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access_time September 18, 2015 at 2:37 PM in Culture by Charlie Grammer

Museum of Art and Digital Entertainment launches second Kickstarter campaign

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The original video game museum, the Museum of Art and Digital Entertainment (the MADE), has launched its second Kickstarter campaign recently as they attempt to raise funds in order to move this unique, dedicated, non-profit video game museum to a larger location.

For those unaware, the MADE was one of the original Kickstarter success stories, raising $20,000 when it ran its first campaign back in 2011. These funds were utilized to open America’s first dedicated, all-playable, open to the public video game museum.

Now that they are 4 years old, the MADE has outgrown its current location and is seeking help to raise more funds in an effort to relocate to a space that is double its current size. It will still be located in Oakland, and the all-volunteer museum needs $50,000 to fund the renovation and move-in for the new location.

Alex Handy, founder and director of the MADE, stated, “We’ve done a lot of great work here, behind City Hall in Oakland, but it’s time to expand in every way. Our tournaments are standing room only and our collection grows every single weekend through new donations. We’re excited about the prospect of showing everything off in a better suited location.”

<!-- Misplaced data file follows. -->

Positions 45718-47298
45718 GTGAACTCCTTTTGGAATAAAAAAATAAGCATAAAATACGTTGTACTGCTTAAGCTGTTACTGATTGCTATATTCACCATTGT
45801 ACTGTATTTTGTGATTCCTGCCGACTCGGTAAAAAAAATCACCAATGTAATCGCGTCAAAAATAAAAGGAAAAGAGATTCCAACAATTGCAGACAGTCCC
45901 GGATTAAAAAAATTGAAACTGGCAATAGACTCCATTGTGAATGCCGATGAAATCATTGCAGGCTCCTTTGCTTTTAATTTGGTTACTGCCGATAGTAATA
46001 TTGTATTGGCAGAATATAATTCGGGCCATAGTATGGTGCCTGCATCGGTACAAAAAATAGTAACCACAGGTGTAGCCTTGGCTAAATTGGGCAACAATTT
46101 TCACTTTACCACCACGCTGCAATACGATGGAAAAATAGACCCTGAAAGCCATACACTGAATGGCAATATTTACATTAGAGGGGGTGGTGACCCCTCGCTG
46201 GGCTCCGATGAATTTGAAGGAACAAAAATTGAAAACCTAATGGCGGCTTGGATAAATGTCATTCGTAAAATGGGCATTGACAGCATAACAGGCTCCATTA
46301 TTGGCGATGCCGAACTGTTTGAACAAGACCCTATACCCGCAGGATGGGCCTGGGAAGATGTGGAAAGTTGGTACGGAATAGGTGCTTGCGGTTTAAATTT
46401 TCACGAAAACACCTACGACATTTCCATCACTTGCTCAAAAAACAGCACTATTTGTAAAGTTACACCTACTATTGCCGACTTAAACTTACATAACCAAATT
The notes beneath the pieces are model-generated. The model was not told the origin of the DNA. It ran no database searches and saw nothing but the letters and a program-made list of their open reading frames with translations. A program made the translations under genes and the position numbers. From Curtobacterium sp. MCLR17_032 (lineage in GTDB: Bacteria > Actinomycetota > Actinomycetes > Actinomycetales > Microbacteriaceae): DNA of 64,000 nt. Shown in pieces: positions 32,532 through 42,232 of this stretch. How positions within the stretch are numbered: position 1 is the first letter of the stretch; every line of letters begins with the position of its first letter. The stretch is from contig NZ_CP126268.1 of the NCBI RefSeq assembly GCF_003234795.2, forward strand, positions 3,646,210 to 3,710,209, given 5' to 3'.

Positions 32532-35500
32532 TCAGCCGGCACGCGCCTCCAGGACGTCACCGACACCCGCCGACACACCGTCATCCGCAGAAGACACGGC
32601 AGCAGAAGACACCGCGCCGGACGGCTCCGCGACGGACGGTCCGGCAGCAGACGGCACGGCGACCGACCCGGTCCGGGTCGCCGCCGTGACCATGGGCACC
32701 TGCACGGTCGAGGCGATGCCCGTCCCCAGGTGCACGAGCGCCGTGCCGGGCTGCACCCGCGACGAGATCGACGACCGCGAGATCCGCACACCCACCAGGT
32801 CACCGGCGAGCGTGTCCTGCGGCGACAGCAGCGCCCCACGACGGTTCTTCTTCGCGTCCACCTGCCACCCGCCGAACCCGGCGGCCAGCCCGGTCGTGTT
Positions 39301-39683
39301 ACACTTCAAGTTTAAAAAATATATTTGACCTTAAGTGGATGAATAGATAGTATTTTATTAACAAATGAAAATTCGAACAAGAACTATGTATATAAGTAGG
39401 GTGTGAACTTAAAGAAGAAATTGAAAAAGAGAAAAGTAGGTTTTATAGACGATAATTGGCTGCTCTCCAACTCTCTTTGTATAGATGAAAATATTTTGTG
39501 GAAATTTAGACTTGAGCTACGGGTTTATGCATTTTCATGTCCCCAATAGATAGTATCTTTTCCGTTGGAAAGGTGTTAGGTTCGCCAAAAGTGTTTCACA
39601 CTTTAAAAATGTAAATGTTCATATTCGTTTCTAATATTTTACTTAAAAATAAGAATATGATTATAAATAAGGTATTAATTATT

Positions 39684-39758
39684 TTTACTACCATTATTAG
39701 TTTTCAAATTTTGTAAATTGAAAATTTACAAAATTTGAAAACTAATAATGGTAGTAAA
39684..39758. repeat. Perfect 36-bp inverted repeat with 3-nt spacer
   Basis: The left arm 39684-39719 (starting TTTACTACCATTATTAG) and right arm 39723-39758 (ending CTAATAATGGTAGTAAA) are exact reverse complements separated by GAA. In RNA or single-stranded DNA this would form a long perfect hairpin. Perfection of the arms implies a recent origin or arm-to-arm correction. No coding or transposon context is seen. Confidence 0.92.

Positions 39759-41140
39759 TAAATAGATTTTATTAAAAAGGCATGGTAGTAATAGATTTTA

The MADE’s goal is to preserve the history of video games through various playable exhibits and free programming classes. During the four years it has been open, the MADE has successfully trained more than 400 students in a variety of skills ranging from Scratch, C and Android development to Photoshop, Unity, Presonus, and ProTools.

“Digital games without a doubt have become one of the central creative media available for entertainment, art and other forms of expression,” stated Henry Lowood, Curator for History of Science & Technology Collections at Stanford University Libraries and a founding member of the MADE’s board of directors. “So much so that contemporary cultural history is difficult to talk about without including digital games. As a result, not only will the history of this medium be lost if we do not preserve the history of digital games, but there is more at stake: we will be unable to provide a complete cultural history of our times.”

To this end, the MADE, in its four year history, has worked to preserve and relaunch Habitat, the first graphical MMO for the Commodore 64, the long lost GamePro 1996 television show, and has even worked with the EFF in order to change copyright law around the preservation of old video games.

Those interested in learning more or wanting to back the new campaign can do so here.


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